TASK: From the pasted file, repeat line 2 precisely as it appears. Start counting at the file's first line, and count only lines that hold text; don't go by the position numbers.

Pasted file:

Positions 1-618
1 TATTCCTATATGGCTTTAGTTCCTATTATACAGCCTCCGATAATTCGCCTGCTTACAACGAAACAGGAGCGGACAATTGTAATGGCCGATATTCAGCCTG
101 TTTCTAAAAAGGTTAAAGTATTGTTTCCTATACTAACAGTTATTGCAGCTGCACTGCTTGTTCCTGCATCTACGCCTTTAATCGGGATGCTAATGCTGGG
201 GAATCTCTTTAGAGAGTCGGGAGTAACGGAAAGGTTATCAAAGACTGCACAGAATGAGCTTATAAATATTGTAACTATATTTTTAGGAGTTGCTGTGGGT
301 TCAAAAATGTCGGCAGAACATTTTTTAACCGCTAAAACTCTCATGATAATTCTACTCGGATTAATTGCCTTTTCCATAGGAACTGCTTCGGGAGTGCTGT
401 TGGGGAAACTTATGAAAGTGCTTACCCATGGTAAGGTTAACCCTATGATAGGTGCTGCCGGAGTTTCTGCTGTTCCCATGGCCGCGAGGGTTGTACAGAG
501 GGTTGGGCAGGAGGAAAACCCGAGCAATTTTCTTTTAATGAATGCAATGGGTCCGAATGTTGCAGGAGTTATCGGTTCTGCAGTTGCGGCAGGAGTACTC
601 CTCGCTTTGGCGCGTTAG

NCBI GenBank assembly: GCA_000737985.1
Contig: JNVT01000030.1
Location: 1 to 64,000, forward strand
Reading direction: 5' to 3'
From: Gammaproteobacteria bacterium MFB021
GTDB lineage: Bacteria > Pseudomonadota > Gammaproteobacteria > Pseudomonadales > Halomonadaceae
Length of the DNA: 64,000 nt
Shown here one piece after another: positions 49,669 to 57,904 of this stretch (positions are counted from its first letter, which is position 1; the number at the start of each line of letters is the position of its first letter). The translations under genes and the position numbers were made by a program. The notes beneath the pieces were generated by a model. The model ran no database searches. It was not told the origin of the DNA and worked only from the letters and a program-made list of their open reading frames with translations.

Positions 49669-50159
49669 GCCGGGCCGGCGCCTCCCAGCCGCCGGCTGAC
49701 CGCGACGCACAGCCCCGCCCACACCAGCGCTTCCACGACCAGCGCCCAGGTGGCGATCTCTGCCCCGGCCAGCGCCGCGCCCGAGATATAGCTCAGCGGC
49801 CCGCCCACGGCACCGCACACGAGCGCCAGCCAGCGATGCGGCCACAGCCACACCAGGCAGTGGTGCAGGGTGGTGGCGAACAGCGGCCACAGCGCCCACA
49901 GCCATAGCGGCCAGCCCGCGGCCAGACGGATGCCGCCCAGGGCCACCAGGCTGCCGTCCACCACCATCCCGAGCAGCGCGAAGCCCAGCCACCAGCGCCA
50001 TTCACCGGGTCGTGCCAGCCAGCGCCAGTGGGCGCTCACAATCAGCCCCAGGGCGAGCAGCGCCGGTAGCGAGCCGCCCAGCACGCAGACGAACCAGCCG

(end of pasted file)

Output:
1 TATTCCTATATGGCTTTAGTTCCTATTATACAGCCTCCGATAATTCGCCTGCTTACAACGAAACAGGAGCGGACAATTGTAATGGCCGATATTCAGCCTG